It’s quite fun to watch Napoleon alongside Ridley Scott’s most famous historical epic, Best Picture winner Gladiator. While Gladiator is more or less just an extremely well-made prestige film that hits all the right notes by traditional standards for this type of film, Scott is doing something very different with his latter-day epics. Napoleon is not an exciting film meant to inspire you or make you feel good. Rather, this story aims to demystify history by demonstrating that Napoleon Bonaparte was just an ordinary man responsible for millions of deaths. And it’s a lot more fun to watch than a more serious version probably would have been.
And probably more accurate too. As humans, we tend to think of ourselves as very serious people who only make intelligent and calculated decisions, but we know very well that this is not true: we are all a bunch of idiots. Nonetheless, we like to salute major historical figures so that we can put them on a pedestal as exemplars of the human race, and Bonaparte was certainly one of those larger-than-life figures.
But the Bonaparte we see in Napoleon is not treated as such. Sure, he wins a few battles over the course of the film’s two and a half hours, but the focus here is on Napoleon as a person, not the strategist. And it’s much more interesting, at least when it’s Ridley Scott doing the emphasis.
Napoleon begins in 1793 with the execution of Marie-Antoinette, which Napoleon witnesses. It’s an impressive scene, with the Queen having fruit thrown at her as she walks towards the guillotine, the film taking us through the entire process of Marie Antoinette being placed in the device and then losing her mind. This is a very experiential sequence, taking the audience through the execution in a way that makes us feel like we are experiencing all the ordinariness of the moment as well as its significance. It’s a major historical moment, yes, but for Napoleon, it’s also only a Tuesday.
From there, the film takes us through most of Napoleon’s greatest successes, from breaking the siege of Toulan early in his rise to his exile on St. Helena. But, again, it’s not really about all that. This movie doesn’t try to show you what a cool and smart guy Napoleon is, nor does it try to serve as an overall, completely historically accurate portrait of the man. Instead, the main thread focuses on his infatuation with Joséphine De Beauharnais (Vanessa Kirby) and how this infatuation influenced his decision-making during his rise to power and subsequent reign as first consul then as emperor.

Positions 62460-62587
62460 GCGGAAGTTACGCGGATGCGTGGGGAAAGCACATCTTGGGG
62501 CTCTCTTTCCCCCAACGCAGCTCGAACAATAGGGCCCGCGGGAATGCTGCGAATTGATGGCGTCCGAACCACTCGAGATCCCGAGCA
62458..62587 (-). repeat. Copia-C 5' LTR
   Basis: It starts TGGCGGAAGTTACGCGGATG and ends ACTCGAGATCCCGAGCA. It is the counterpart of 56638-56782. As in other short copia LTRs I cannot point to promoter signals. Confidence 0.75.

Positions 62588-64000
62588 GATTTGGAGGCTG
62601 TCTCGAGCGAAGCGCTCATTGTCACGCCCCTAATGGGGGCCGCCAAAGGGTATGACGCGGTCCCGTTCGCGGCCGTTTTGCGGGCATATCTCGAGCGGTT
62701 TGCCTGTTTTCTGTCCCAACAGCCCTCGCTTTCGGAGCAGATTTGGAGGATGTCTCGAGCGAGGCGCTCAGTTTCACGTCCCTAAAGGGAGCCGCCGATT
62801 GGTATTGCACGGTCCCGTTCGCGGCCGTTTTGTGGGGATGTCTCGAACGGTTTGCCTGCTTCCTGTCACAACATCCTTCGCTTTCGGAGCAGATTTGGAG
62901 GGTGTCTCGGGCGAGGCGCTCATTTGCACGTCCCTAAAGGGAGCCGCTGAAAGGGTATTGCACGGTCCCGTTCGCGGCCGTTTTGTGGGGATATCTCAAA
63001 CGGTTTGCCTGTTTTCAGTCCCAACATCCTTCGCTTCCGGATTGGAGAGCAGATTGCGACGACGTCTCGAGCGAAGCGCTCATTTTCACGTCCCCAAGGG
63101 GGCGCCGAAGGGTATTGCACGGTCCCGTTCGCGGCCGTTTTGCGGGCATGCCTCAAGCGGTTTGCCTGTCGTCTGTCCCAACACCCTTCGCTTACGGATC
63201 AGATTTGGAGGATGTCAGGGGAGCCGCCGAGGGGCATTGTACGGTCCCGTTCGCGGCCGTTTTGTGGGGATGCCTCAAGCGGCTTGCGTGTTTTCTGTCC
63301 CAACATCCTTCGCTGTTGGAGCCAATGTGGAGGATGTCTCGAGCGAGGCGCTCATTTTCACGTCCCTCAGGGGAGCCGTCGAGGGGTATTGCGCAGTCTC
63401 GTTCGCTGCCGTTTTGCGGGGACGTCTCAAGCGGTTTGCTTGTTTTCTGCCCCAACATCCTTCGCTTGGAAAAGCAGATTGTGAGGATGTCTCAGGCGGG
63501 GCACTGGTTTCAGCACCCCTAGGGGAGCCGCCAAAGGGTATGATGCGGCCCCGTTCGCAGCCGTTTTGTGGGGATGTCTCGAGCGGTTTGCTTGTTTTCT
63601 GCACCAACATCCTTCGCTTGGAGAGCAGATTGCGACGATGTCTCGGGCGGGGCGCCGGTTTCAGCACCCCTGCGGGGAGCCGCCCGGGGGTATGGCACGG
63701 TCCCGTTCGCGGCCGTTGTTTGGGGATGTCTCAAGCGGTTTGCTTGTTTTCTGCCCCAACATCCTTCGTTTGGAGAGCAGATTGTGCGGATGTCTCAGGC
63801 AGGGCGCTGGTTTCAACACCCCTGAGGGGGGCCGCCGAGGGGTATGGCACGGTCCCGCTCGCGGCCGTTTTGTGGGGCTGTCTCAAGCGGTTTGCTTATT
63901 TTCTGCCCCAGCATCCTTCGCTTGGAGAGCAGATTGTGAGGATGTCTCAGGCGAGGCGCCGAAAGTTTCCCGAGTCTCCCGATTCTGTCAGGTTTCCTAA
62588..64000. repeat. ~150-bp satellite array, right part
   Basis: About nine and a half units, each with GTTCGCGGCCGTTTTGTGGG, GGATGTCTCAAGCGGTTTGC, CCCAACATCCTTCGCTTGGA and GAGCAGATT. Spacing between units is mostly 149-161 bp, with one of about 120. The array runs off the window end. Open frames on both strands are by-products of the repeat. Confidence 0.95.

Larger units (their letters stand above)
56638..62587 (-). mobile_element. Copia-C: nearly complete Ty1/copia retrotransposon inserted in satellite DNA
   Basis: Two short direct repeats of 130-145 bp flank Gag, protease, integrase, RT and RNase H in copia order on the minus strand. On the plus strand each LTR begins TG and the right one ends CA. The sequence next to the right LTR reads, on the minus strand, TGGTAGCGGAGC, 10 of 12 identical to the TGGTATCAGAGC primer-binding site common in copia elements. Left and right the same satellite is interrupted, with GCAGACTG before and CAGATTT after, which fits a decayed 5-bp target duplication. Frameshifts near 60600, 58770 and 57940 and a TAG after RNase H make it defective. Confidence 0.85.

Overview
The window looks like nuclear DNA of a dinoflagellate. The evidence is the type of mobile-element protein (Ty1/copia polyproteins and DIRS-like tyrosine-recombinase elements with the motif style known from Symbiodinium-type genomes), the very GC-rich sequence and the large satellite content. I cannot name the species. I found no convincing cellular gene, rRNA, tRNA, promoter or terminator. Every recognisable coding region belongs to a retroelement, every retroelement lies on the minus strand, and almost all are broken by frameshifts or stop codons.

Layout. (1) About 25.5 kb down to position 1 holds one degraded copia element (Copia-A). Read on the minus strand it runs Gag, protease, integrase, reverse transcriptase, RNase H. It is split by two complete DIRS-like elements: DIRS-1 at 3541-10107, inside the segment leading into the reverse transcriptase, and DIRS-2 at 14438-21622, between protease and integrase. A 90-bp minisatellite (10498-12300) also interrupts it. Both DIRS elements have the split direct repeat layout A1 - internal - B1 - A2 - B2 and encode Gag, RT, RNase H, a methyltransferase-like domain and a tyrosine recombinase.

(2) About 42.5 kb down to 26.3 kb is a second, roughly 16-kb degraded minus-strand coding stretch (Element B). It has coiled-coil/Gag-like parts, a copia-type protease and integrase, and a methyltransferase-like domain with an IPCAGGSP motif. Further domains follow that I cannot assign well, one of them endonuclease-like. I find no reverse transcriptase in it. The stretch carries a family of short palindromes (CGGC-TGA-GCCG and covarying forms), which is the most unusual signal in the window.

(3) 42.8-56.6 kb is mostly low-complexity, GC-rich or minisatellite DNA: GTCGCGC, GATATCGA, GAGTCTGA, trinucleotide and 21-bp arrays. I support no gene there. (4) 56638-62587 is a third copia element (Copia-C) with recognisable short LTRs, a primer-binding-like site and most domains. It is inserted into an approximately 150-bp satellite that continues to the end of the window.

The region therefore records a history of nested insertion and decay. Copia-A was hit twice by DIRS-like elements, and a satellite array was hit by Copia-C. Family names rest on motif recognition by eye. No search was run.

To help make this point, we have several sex scenes featuring Napoleon Bonaparte, and they’re all pretty awkward. One of them begins when Napoleon interrupts Joséphine while she is having her hair done, by doing a stupid little dance to tell her that he is ready to love – Joséphine protests, but Napoleon does not stop his excited little dance, and finally gives in. Cut to Joséphine who seems bored while Napoleon does his work. He’s not exactly portrayed as a good or caring lover during these scenes.
After breaking out with his role in the first two seasons of The Crown, which I always read as a very dry satire, Kirby feels right at home with this not-quite-serious version of the great. She’s so comfortable here that she has no problem regularly wresting control of the screen from Phoenix, who I think might have been channeling her Joker a little too much. He’s still a lot of fun, but Kirby frequently steals the show.
But the real star remains Ridley Scott, 85, who brings everything he has to this film. And bless him for doing it – despite his and Martin Scorcese’s efforts, the mega-budget historical epic is a dying genre, and few other filmmakers could create such spectacular historical battle scenes . These days, Napoleon is one of a kind: a very expensive historical epic that spends much of its time making fun of its very famous main subject, without really treating him with any respect. When Napoleon brags about his prowess as a military leader, it always seems a bit silly. And he brags a lot! But that’s the point.
Along those same lines, I’m really intrigued by this tonal tone that Scott’s films have taken recently. His last three films – Napoleon, House of Gucci and The Last Duel – are all based on true stories that don’t have much love for the people they’re about. While these three films were each a bit longer than they probably should have been (they’re all north of two and a half hours), I’m completely fine with their disdain for people powerful. Jodie Comer’s Lady Marguerite in The Last Duel is the only main character in these three films who isn’t treated like the butt of a joke. I find this way of seeing the world quite endearing and accurate: rich and powerful people generally don’t have many tangible positive qualities.
And on a human level, no, military prowess isn’t really a positive quality in most situations. Once Josephine dies and Napoleon’s story ends on St. Helena, the film contains an important little postscript: it lists the large number of people who died as a result of each of Napoleon’s “great” campaigns. This is the lesson you’re supposed to leave the theater with: it doesn’t matter how stupid Napoleon was as a general, because ultimately he was just a guy personally responsible for an unfathomable number of deaths.
And anyway, he wasn’t a very cool person. This film treats Napoleon with about the same respect that The Last Duel had for Matt Damon’s Jean des Carrouges – very little – and perhaps that’s exactly how it should be.